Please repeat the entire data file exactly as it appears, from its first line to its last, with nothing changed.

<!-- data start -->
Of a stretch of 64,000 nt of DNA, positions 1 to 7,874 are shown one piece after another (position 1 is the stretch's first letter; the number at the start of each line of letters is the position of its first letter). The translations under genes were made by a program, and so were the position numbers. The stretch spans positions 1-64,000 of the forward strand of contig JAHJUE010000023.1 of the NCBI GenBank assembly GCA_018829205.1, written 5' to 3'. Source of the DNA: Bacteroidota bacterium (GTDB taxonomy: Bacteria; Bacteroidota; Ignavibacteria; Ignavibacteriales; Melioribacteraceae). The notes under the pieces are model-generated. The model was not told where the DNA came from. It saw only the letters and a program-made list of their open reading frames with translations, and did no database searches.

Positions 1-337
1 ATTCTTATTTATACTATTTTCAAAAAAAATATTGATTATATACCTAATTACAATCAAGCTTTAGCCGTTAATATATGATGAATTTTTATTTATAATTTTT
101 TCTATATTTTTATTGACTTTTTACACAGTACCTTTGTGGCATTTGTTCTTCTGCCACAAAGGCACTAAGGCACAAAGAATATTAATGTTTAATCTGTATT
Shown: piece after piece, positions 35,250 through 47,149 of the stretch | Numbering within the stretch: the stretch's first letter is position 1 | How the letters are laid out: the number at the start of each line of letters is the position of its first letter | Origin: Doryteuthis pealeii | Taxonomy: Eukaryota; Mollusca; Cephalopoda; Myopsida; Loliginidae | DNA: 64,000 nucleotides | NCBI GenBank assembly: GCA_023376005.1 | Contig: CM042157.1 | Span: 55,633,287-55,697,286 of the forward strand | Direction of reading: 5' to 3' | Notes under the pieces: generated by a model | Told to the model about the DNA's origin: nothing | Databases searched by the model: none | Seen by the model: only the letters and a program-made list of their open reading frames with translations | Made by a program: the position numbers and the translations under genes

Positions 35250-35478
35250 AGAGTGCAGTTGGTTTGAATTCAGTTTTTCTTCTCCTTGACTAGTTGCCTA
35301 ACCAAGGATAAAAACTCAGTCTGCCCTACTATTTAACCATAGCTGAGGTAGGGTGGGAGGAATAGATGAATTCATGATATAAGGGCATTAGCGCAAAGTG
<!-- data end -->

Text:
Of a stretch of 64,000 nt of DNA, positions 1 to 7,874 are shown one piece after another (position 1 is the stretch's first letter; the number at the start of each line of letters is the position of its first letter). The translations under genes were made by a program, and so were the position numbers. The stretch spans positions 1-64,000 of the forward strand of contig JAHJUE010000023.1 of the NCBI GenBank assembly GCA_018829205.1, written 5' to 3'. Source of the DNA: Bacteroidota bacterium (GTDB taxonomy: Bacteria; Bacteroidota; Ignavibacteria; Ignavibacteriales; Melioribacteraceae). The notes under the pieces are model-generated. The model was not told where the DNA came from. It saw only the letters and a program-made list of their open reading frames with translations, and did no database searches.

Positions 1-337
1 ATTCTTATTTATACTATTTTCAAAAAAAATATTGATTATATACCTAATTACAATCAAGCTTTAGCCGTTAATATATGATGAATTTTTATTTATAATTTTT
101 TCTATATTTTTATTGACTTTTTACACAGTACCTTTGTGGCATTTGTTCTTCTGCCACAAAGGCACTAAGGCACAAAGAATATTAATGTTTAATCTGTATT
Shown: piece after piece, positions 35,250 through 47,149 of the stretch | Numbering within the stretch: the stretch's first letter is position 1 | How the letters are laid out: the number at the start of each line of letters is the position of its first letter | Origin: Doryteuthis pealeii | Taxonomy: Eukaryota; Mollusca; Cephalopoda; Myopsida; Loliginidae | DNA: 64,000 nucleotides | NCBI GenBank assembly: GCA_023376005.1 | Contig: CM042157.1 | Span: 55,633,287-55,697,286 of the forward strand | Direction of reading: 5' to 3' | Notes under the pieces: generated by a model | Told to the model about the DNA's origin: nothing | Databases searched by the model: none | Seen by the model: only the letters and a program-made list of their open reading frames with translations | Made by a program: the position numbers and the translations under genes

Positions 35250-35478
35250 AGAGTGCAGTTGGTTTGAATTCAGTTTTTCTTCTCCTTGACTAGTTGCCTA
35301 ACCAAGGATAAAAACTCAGTCTGCCCTACTATTTAACCATAGCTGAGGTAGGGTGGGAGGAATAGATGAATTCATGATATAAGGGCATTAGCGCAAAGTG